Why some butterflies sound like ants
Ant nests can offer a lot to organisms other than just ants. They are well-protected, environmentally-stable and resource-rich spaces—in many ways everything a tiny creature could ask for in a home. So long as you can live with an army of ants of course.
For the thousands of species of insects that squat inside ant nests, survival means finding ways to live with the ants—by foiling the chemical cues ants use to distinguish friend from foe, for instance. Now a team of scientists from the University of Turin in Italy have been looking at how the would-be nest crashers also use sound as a protective countermeasure—warping ant "words" to suit their own twisted tastes.
At the 168th Meeting of the Acoustical Society of America (ASA), to be held October 27-31, 2014 at the Indianapolis Marriott Downtown Hotel, the researchers will describe the latest research on one such ant-parasite pair—Maculinea butterflies, which infiltrate the nests of Myrmica ants and spend most of their lives there as unwanted guests by mimicking the sounds produced by the ants themselves.
"Acoustic signals convey quite complex information, not only between worker ants while outside the colony, for example during foraging, but also within the nest and between castes," said Francesca Barbero, the lead researcher from the University of Turin, Italy. "We aimed at understanding whether some ant social parasites, such as butterfly larvae, could interfere with their host ant communication system."
Over the years, Barbero's team has recorded and analyzed the sound signals emitted by larvae and pupae of Maculinea parasites and by queens and workers of the Myrmica host ants. Observing similarities in the patterns between butterfly parasites and ant host's acoustic signals, they have investigated the role of those signals in the ant societies and host-parasite relationships by playing back recorded sounds to ant nests.
In an initial study published in the journal Science in 2009, Barbero's team collaborated with scientists from the Center for Ecology and Hydrology and the University of Oxford to show that the sounds queen ants make are distinctive sounds from worker ants inside ant colonies. The new work shows that the parasitic butterflies exploit that difference.
Maculinea species are so-called "obligated parasites," Barbero said, with lives that depend on two other species. Deposited as eggs onto the leaves or buds of one specific plant, they gorge themselves for 10–15 days then drop to the ground and wait to be found and ferried into a nest by a Myrmica worker ant.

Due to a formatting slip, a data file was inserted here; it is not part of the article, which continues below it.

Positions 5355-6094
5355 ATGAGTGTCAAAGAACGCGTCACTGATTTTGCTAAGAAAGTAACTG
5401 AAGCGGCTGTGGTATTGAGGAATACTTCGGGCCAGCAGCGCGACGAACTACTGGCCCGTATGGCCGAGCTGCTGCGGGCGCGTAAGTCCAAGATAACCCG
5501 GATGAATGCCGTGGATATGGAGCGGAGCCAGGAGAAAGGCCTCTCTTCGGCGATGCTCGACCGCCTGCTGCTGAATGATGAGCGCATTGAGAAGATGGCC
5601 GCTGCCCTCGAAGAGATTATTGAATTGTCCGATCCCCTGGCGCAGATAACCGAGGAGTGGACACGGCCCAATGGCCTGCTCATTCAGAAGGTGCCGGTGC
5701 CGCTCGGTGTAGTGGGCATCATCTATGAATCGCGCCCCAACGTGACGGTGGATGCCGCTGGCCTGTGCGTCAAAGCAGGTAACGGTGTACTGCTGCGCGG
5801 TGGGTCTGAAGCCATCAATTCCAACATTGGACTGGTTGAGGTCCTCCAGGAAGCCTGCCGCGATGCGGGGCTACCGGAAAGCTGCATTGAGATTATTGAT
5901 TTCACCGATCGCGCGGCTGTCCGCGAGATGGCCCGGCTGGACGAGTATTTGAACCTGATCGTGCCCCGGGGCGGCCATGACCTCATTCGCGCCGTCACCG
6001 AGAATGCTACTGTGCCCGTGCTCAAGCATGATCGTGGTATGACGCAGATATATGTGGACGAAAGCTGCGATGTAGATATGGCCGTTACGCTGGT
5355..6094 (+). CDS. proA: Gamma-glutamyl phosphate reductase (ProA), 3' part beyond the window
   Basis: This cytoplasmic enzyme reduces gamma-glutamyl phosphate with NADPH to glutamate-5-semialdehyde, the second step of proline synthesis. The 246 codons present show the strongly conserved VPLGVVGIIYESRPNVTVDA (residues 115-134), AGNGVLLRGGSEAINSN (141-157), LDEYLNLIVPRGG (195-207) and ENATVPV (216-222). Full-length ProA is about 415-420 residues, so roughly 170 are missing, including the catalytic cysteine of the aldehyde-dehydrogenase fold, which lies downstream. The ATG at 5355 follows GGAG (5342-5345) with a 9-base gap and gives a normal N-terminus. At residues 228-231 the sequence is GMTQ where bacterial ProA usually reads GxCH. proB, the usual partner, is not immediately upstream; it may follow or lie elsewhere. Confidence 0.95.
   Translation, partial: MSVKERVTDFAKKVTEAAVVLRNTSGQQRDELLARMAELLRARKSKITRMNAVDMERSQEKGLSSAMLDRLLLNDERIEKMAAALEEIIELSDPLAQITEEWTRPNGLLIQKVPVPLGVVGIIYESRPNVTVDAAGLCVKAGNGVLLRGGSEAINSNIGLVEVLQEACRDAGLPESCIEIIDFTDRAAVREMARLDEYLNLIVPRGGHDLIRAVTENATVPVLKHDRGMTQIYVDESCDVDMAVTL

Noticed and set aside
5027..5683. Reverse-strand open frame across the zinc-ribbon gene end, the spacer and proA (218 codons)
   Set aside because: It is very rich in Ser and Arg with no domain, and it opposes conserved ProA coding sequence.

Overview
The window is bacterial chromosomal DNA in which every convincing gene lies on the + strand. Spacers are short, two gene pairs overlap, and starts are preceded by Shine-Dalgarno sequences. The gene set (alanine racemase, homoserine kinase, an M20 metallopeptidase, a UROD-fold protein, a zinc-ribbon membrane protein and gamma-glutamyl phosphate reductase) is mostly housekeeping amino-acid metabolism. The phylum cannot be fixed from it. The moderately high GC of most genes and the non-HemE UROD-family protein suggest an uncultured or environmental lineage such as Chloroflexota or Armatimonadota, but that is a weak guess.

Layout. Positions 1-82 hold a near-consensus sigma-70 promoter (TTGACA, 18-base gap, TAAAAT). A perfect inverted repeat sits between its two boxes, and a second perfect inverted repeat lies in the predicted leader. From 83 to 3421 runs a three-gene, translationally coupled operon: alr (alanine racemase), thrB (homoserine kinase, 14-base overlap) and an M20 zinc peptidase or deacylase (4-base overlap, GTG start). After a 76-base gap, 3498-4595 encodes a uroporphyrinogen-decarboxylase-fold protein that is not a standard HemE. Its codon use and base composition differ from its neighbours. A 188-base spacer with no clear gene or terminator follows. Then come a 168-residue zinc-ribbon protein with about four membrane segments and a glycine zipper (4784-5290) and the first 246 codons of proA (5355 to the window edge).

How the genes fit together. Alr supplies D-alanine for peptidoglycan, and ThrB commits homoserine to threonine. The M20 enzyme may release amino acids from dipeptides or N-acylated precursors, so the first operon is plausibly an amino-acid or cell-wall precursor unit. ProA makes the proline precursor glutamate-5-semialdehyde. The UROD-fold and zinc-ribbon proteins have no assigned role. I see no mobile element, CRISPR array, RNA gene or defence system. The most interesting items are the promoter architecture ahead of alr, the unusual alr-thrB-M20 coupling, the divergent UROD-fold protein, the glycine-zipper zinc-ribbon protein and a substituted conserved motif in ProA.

Earlier research in the field showed that the butterfly caterpillars can "beg" like baby ants by secreting chemicals similar to those an ant larva would, fooling the workers into feeding the caterpillars as their own. But some of these imposing guests were actually given the royal treatment—fed first and fed most, even in times of scarcity as the real ant larvae went hungry. This type of privilege is normally reserved for the queens of the nest, something that mimicking the begging brood could not account for.
To solve the mystery, Barbero and colleagues used a specially-manufactured microphone to record the noises of the ants and the caterpillars and played back the caterpillars' sounds within ant nests. By comparing the acoustic signals and analysing the responses of the ants, they found that the caterpillars indeed mimic the sound of their host queen ants and trick the worker ants into cleaning and feeding them in preference to their own offspring.
They also compared two populations of parasitic butterflies—a predatory species that feeds on ant broods, and a cuckoo species that is fed directly by the worker ants. They found that while both species made queen sounds, the voices of the ones that depended on workers to feed them elicited a stronger response in the worker ants.
"This is consistent," Barbero said. "Once inside the host nest, the main difference between the two life strategies is that cuckoos need to be considered as colony members, predatory species need not to be discovered by ants."
The next step, she said, is to extend their research to assess the role of acoustical emissions in other butterfly-ant interactions.
"We hope our findings will boost research on acoustic communication in social parasites of ants," Barbero said, "[and] bring about significant advances in our understanding of the complex mechanisms underlying the origin, evolution and stabilization of host-parasite relationships."
Presentation 3aAB1, "Breaking the acoustical code of ants: The social parasite's pathway," by Francesca Barbero, Luca P. Casacci, Emilio Balletto and Simona Bonelli will take place on Wednesday, October 29, 2014, at 8:30 AM in Lincoln. The abstract can be found by searching for the presentation number here: https://asa2014fall.abstractcentral.com/planner.jsp